This year Verizon, the American telecoms group, embarked on a $1bn experiment: in February it became the first telecoms company in the US to issue a "green" bond, or a security that raises funds for sustainable business.
You might have thought this exercise would incur some cost for Verizon's treasurers, given that green finance has traditionally been a cumbersome endeavour. Not so. Verizon's $1bn green bond attracted such frenzied investor demand that it was eight times oversubscribed, making it the most popular security Verizon has ever sold. Indeed, funding costs were slightly "cheaper than a brown bond [or normal security]", says Jonathan Fine of Goldman Sachs, an underwriter. That is remarkable.
Just a lucky accident? Perhaps. Verizon benefited from being one of the first such corporate issuers. However, the rest of the market is taking note of this attractive pricing.
"We expect to see more issuers tapping into the green bond market," predicts another underwriter, Andrew Karp of Bank of America Merrill Lynch.
This illustrates a bigger point: 2019 looks as if it will be the year when environmental, social and governance considerations are moving out of a specialised niche into the mainstream. Financiers and chief executives are realising that it can sometimes be more costly to ignore ESG issues.
There are several factors driving this. One is that ESG accounting and audit systems are improving.
This progress should not be overstated: there are still so many competing ESG standards that it is hard even to measure the sector's size. (The Global Sustainable Investment Alliance, for example, estimates that ESG assets now total $31tn — but JPMorgan thinks that "true" ESG investments are only worth $3tn.)
But that data fog has created an entrepreneurial opportunity which legal, accounting, data and ratings groups are trying to fill. And as audit systems improve, this is persuading more mainstream investors and issuers to get involved. It is also making it easier for outsiders to track which companies are ESG-compliant.
This, in turn, is fostering a second shift: scrutiny of companies is now rising to a level where business and finance executives fear that it is more risky to ignore ESG issues than embrace them.
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This matters. When the ESG movement first emerged in the previous century, it was primarily driven by a tiny minority of investors who wanted to promote positive social and environmental change. Swedish pension funds were a case in point.
These proactive "do-gooders" are still influential, particularly since wealthy western millennials are increasingly embracing the idea of impact investing. B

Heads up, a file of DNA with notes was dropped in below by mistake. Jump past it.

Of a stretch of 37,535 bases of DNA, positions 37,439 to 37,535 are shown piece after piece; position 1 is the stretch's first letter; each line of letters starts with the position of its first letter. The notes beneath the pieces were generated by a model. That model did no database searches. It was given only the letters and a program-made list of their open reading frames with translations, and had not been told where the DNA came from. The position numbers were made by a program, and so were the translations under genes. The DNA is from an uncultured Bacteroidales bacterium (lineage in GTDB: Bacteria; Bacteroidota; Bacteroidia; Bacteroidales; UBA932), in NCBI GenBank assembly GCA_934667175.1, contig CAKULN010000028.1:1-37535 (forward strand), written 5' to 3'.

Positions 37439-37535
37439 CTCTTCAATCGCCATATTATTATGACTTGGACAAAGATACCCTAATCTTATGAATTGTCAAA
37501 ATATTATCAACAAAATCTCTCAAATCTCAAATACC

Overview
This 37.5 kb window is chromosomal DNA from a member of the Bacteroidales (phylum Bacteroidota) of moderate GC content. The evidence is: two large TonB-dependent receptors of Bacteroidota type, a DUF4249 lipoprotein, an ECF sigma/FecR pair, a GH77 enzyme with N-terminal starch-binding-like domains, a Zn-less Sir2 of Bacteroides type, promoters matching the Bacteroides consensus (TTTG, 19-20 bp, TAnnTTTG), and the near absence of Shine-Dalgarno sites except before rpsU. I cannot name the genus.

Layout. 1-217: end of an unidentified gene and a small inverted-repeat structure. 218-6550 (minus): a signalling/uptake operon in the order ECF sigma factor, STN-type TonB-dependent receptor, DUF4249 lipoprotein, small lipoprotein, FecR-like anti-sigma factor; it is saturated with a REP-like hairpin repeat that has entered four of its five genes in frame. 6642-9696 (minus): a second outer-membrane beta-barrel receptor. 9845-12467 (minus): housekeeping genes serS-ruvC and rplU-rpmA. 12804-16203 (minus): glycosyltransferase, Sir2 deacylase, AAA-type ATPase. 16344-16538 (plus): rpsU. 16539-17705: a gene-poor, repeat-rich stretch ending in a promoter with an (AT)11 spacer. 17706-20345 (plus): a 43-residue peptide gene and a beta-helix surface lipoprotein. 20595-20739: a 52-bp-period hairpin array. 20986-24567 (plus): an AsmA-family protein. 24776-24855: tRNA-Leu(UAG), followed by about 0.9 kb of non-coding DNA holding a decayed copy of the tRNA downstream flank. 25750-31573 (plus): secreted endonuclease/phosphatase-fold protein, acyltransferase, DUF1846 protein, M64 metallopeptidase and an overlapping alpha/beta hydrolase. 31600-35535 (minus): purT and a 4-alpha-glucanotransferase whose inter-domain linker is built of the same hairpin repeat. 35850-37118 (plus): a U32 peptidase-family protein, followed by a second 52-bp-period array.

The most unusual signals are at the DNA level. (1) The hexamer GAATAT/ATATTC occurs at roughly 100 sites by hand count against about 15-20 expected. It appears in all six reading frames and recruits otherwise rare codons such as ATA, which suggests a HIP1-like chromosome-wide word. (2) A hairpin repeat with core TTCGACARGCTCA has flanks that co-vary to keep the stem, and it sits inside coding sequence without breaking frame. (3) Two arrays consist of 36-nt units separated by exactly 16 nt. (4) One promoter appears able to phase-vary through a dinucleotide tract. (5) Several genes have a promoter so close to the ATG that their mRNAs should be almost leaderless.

ut what is really driving the sector's growth now is a larger group of executives and financiers who want to avoid harm — whether to their own reputations, or the wider world. ESG, in other words, is not longer just a campaigning cause; it is also a risk management tool.
That is partly because last year's #MeToo movement has shown the power of unexpected explosions of social media protest. It is also because a new army of shareholder activists is campaigning over ESG issues.
However, a third factor is that political and regulatory risks around the issues that ESG tackles are growing. Three dozen central banks recently declared that they will consider environmental factors when regulating the banks.
European regulators are starting to impose tough environmental rules, not just on companies but their funders too.
At best, this is now forcing company boards and investment committees to contemplate a future of increasingly onerous ESG-linked rules. But it could also, at worst, shrivel the value of some corporate assets and investor portfolios if they are linked to, say, carbon emissions.
"We have seen a dramatic increase from clients in their request for proposals to pitch for ESG issues," says Scott Mather, chief investment officer of US core strategies at Pimco.
"Even if clients are not wanting an ESG portfolio as such, they want metrics — they want to know."
This shift towards risk management dismays some ESG purists, since it has enabled cynics to complain that the market is mere virtue-signalling. But history shows that revolutions occur when the majority of society feels that the risks of standing on the sidelines have become bigger than the risks (and costs) of getting involved. ESG might now have reached that tipping point.
If so, environmental reformers may yet have some reason to cheer. And investors need to contemplate a second lesson of history: when revolutions occur, values also change unexpectedly, creating unwitting winners and losers.
This year Verizon has been a surprise beneficiary. Others will not be as lucky. Executives ignore that at their peril.
Written by: Gillian Tett
© Financial Times